envconfig - Configures the Environmental Monitoring daemon
/usr/sbin/envconfig -c var=value
/usr/sbin/envconfig start | stop
Environmental Monitoring provides a means of detecting system threshold
conditions, that if exceeded, could result in a loss of data or damage to
the system itself. To detect and notify users of critical conditions, the
envmond daemon is used. This utility, envconfig, is used to customize the
envmond daemon. This section describes the envconfig options you can use
to configure the daemon.
Sets the variables that specify how the system environment is moni-
tored. These variables are stored in the /etc/rc.config file and are
read by the envmond daemon at system start-up. If a variable is not
set, the default value of that variable is assumed.
Specifies the state of Environmental Monitoring. If this variable
is set to zero (0), the Environmental Monitoring package is not
started during the system boot. If this variable is set to 1, and
Environmental Monitoring is supported by that platform, it is
started during the system boot. The default value is zero (0).
Specifies the time (in minutes) that can elapse between the detec-
tion of a high temperature condition and the shutdown of the sys-
tem. The default value is 15 minutes.
Specifies the threshold level that can be encountered before the
envmond daemon broadcasts a warning and suggested action.
Specifies the frequency (in seconds) between queries of the system
by the envmond daemon. The default value is 60 seconds.
Specifies the path of a user-defined script that you want to the
envmond daemon to execute when a high threshold level is encoun-
tered. The envmond daemon continues to check the environment after
the script has executed and proceeds as needed should the high
threshold levels persist.
If you set this variable, the envmond daemon directs output from
the script to /dev/console. Output is not displayed on standard
output or written to a file as this is not the behavior of the dae-
mon. To display on standard output, explicitly specify the logger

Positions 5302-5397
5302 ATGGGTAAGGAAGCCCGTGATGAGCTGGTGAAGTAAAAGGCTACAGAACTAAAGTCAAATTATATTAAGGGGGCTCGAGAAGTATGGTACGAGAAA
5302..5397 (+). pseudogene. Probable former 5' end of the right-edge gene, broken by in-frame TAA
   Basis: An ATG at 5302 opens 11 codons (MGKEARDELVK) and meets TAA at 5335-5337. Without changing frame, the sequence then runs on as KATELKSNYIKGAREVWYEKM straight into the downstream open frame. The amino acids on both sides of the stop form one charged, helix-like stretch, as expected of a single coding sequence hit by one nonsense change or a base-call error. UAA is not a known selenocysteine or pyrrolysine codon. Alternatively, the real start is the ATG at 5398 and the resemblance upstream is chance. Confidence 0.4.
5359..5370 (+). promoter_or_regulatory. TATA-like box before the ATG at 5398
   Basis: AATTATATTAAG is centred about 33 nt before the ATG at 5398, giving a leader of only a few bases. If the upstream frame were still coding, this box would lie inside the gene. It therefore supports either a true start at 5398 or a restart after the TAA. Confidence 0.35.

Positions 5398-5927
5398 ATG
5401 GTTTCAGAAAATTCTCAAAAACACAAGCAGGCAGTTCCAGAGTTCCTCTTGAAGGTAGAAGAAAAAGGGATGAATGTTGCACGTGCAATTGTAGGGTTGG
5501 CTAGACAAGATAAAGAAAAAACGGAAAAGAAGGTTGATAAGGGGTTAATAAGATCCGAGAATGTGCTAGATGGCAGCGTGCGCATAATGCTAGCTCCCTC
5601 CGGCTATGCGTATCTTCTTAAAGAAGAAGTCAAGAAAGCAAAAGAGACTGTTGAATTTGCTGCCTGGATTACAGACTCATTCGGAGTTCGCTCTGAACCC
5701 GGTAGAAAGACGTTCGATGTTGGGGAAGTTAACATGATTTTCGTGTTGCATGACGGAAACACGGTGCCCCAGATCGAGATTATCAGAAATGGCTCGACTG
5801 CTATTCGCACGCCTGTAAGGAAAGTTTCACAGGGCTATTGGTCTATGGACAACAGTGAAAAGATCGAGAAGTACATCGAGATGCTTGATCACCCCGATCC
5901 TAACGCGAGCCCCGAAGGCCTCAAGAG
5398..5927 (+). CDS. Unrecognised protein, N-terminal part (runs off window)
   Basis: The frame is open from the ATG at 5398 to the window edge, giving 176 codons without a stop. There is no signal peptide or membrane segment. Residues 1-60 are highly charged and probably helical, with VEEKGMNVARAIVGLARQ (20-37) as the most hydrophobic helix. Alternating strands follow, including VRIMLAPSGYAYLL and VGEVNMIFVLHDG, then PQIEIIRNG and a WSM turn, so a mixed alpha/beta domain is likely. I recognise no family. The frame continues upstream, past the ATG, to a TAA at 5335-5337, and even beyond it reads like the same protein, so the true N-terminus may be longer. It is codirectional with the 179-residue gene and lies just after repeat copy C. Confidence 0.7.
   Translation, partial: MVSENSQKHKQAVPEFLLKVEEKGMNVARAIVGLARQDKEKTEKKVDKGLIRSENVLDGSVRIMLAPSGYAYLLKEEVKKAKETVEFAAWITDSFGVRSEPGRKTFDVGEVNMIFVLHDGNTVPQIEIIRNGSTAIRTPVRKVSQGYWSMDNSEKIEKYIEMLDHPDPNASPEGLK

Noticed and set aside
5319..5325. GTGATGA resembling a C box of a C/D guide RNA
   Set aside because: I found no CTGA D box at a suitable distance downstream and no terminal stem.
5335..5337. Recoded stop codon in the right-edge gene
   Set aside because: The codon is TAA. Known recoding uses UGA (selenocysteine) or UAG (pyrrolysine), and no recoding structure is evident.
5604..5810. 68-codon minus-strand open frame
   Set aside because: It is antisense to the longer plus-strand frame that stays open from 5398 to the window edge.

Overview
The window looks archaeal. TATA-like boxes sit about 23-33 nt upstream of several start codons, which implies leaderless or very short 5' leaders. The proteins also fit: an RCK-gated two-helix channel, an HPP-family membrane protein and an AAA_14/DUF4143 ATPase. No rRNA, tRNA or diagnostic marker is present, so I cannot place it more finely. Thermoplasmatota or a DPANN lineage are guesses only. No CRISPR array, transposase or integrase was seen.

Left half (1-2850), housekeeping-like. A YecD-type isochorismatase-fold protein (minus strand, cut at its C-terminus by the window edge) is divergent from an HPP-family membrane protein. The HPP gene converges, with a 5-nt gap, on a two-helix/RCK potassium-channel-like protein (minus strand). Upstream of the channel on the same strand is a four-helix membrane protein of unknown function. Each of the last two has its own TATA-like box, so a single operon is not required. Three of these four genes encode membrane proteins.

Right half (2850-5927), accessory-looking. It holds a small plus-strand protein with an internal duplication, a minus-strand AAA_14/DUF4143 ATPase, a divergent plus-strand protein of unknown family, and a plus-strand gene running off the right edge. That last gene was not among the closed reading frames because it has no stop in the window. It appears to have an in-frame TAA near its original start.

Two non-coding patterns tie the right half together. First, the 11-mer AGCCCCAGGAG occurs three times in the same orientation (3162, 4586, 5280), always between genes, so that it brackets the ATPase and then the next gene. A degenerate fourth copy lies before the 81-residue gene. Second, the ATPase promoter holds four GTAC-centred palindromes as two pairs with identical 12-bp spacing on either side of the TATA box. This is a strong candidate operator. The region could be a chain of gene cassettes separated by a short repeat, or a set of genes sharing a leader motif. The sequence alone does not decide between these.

command within the user defined script.
start | stop
Turns the envmond daemon on or off after system startup.
-q Displays the values of ENVMON_CONFIGURED, ENVMON_GRACE_PERIOD,
ENVMON_HIGH_THRESH, ENVMON_MONITOR_PERIOD and ENVMON_USER_SCRIPT as
specified in the /etc/rc.config file. If a specified entry is not
found, the environmental variable is not displayed.
The envconfig utility is used to customize the envmond daemon. You must
have root privileges to use this utility. Using this utility, you can:
+ Specify whether or not Environmental Monitoring is turned on or off at
+ Specify how much time can elapse between the envmond daemon encounter-
ing a critical condition and the daemon initiating an orderly shutdown
of the system.
+ Specify how frequently the envmond daemon queries the system for
+ Start and stop the envmond after Environmental Monitoring has been
turned on at system startup.
+ Display the settings of the environment variables as specified in the
Note that the feature that you want to monitor must be supported on a given
platform. For example, the AlphaServer 8400/GS140 supports reporting of
power supply and fan status, the current system temperature, and the max-
imum allowed system temperature.
The following procedure describes how you test for and start the environ-
mental monitoring subsystem
1. In multiuser mode, check the status of the environmental monitoring
subsystem as follows:
# /sbin/sysconfig -q envmon
env_current_temp = 35
env_high_temp_thresh = 40
env_fan_status = 0
env_ps_status = 0
env_supported = 1
2. If the value of env_supported is 0, configure the envmond daemon and
reboot the system using either of the following methods:
+ At the command prompt, enter the following command:
# /usr/sbin/envconfig -c ENVMON_CONFIGURED=1
+ Use the rcmgr command as follows:
# rcmgr set ENVMON_CONFIGURED 1
This command will enable the envmond daemon and export the variable, creat-
ing the following two lines in the /etc/rc.configfile:
You can use the /sbin/sysconfig command to view the system environment at
any time. The envmond daemon will the print warning messages in the event
of a power supply failure, abnormality, or high temperatures. Error logs
are logged in the /var/adm/binary.errlog.
In the following example, the system shuts down in 10 minutes if the tem-
perature does not fall below the critical threshold.
/usr/sbin/envconfig -c ENVMON_GRACE_PERIOD=10
Databases that contains the values of the environment monitoring vari-
ables. Note that you must use the rcmgr comand to update the rc.config*
files, particularly on clustered systems.